Set in a contemporary world where magic and the paranormal are real, this thrilling tale of adventure, danger, and self-discovery will keep readers on the edge of their seats. With its thrilling blend of contemporary magical realism, paranormal and urban fantasy, the supernatural, and a touch of romance, this book is sure to leave readers eager for more.

Buy Braelynn’s Birthright–Book 2: Fallen Angel at Amazon.

Also available: Braelynn’s Birthright–Book 1: Wendigo at Amazon.

365-Day Writing Challenge: A Year of Writing Prompts

Looking for a way to keep your creativity flowing every day of the year?


With 365 writing prompts, one for each day of the year, you’ll never be short on inspiration. Use this book to jumpstart your writing routine, break through writer’s block, or simply explore new ideas, genres, settings, and characters. With a year’s worth of prompts at your fingertips, you’ll be well on your way to becoming a more prolific and confident writer.


 Are you ready to take the challenge?

Get ready to explore new ideas and develop your writing skills with this amazing resource.

Start your writing journey today and see where these prompts take you!

Buy 365-Day Writing Challenge: a Year of Writing Prompts at Amazon.

Also available: The Shape of Stories: A Comprehensive Guide for Fiction Writers at Amazon.

Using Film as Text in College-Level Courses

If a student has difficulty meeting some of the expectations for a course, it doesn’t mean they cannot meet any of the other expectations. In this case, as a teacher, your goal is to pivot to differentiate your instruction while figuring out how else you might get students to demonstrate achievement of as many of the remaining expectations as they can.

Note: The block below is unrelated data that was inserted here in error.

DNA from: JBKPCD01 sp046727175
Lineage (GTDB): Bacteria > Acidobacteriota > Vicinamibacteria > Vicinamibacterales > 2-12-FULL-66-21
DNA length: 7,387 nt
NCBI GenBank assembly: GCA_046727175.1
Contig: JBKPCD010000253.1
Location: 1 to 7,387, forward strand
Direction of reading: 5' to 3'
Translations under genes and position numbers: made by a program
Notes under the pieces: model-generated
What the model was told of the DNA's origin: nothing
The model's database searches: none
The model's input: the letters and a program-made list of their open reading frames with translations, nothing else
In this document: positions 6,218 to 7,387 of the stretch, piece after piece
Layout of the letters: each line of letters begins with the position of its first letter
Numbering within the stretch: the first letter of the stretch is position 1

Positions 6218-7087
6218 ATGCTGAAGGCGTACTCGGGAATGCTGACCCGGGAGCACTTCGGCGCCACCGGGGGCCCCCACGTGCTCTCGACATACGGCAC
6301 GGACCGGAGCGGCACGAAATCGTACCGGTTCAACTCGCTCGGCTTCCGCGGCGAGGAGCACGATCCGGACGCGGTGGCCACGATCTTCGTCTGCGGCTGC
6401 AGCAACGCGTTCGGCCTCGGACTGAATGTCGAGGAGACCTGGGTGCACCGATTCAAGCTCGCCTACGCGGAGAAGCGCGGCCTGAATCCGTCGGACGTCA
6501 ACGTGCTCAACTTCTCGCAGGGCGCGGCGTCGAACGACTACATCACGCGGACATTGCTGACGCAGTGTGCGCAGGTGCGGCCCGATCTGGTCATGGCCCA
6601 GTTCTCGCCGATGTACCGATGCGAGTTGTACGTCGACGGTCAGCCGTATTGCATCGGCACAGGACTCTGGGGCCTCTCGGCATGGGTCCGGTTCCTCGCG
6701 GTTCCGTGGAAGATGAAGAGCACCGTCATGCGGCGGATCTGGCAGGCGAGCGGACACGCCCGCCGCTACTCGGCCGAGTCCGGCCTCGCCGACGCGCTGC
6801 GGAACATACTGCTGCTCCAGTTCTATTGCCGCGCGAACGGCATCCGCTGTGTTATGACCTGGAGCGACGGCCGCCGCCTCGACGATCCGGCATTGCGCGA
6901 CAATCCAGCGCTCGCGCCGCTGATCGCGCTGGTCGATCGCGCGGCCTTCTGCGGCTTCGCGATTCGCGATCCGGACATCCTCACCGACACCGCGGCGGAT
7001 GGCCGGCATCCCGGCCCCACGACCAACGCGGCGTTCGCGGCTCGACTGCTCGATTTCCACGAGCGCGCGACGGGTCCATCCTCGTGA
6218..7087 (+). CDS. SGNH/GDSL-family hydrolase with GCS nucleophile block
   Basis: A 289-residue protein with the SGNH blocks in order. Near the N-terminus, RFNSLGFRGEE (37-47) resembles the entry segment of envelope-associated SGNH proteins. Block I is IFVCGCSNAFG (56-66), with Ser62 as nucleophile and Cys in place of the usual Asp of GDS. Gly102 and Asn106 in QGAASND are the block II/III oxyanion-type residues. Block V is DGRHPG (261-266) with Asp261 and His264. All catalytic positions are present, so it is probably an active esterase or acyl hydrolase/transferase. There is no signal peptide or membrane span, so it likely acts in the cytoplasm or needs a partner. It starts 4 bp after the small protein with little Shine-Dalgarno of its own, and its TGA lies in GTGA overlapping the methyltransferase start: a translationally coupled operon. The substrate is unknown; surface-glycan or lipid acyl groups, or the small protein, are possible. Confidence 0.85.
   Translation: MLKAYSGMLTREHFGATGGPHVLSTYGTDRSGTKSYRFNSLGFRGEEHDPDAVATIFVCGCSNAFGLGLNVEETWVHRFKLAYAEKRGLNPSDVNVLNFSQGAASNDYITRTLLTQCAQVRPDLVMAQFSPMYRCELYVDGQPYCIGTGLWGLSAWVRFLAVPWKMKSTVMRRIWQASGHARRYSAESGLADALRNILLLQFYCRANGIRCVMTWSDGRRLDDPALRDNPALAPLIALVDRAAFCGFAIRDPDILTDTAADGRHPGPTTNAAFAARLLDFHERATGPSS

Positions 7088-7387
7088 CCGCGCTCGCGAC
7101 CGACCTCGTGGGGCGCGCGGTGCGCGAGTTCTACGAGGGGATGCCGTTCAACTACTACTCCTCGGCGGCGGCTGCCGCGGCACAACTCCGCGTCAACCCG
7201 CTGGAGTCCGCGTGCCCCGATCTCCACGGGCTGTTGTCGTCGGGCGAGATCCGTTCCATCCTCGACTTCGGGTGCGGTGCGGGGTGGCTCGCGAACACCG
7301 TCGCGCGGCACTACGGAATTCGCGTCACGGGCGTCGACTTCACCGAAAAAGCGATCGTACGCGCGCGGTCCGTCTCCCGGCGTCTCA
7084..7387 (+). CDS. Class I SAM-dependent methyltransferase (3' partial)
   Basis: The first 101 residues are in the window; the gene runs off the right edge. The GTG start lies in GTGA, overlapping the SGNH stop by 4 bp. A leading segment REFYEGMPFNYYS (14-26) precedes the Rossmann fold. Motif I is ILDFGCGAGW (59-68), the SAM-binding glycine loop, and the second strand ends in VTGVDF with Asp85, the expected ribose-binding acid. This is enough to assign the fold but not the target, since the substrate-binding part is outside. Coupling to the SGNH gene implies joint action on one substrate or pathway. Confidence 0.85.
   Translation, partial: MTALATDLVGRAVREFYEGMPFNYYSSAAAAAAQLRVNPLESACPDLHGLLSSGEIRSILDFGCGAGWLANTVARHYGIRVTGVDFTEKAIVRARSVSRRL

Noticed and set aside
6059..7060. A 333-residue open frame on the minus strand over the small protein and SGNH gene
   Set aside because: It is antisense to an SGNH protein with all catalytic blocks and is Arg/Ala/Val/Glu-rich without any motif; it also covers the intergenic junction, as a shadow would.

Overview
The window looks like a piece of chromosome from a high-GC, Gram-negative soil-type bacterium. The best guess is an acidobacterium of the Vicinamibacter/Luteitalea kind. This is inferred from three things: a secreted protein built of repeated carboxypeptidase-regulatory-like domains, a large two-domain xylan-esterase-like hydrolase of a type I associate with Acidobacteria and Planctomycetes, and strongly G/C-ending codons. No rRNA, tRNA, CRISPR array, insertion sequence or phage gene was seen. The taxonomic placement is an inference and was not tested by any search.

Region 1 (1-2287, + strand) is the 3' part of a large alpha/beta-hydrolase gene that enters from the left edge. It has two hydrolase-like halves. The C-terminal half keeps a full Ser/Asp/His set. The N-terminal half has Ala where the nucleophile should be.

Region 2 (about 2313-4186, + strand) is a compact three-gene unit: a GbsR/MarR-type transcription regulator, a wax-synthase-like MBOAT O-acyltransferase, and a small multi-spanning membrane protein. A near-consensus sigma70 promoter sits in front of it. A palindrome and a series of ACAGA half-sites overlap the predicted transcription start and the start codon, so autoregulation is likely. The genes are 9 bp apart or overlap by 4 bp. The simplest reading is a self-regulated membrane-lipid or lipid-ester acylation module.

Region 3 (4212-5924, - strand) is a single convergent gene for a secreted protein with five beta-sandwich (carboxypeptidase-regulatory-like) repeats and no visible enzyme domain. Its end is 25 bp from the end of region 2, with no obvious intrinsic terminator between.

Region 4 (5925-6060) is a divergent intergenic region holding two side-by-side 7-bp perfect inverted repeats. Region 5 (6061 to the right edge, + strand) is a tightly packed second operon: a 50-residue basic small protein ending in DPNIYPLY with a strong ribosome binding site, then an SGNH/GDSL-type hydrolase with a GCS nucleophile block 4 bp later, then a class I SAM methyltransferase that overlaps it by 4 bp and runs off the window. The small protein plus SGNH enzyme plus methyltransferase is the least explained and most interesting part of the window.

The goal of this book is to illustrate methods of differentiated instruction, demonstrating how teachers might pivot their practice and change their approaches to allow their students to shine.

Longtime teacher Elise Abram’s eureka moment happened while teaching grade 11 college-level students when she noticed that students had difficulty recalling and analyzing fiction when presented with the text but not after watching the film version of the text. Using the concept of differentiated instruction (changing the efforts of the teacher to accommodate the students in front of them), Abram switched out film versions of texts for the remainder of the semester and saw a marked improvement in student performance.

The purpose of this book is to share this unit with you should you ever find yourself in a similar situation. Inside, you will find:

  • Organizers you can photocopy and use in your practice.
  • How to use choice boards to differentiate your assignments.
  • Tips for creating groups, techniques, and student seating during collaborative activities
  • Suggestions for writing effective paragraphs and summaries.
  • How to get students to make meaningful text-to-world connections.
  • Ways for students to discuss theme in a text no matter the format.
  • Checklist rubrics and other ways to evaluate student work, be it diagnostic, formative, or summative

Whether you use this book as a unit plan or break it up into a series of individual lessons you can employ in your practice, this book is sure to give you a better understanding of how college-level students work and learn.

Buy Using Film as Text in College-Level Courses at Amazon.

Also available:

The Importance of Beta Readers

Getting feedback on whatever you write is crucial for helping identify areas in need of improvement and giving you a sense of whether or not your story resonates with your target audience. This is where beta readers come in.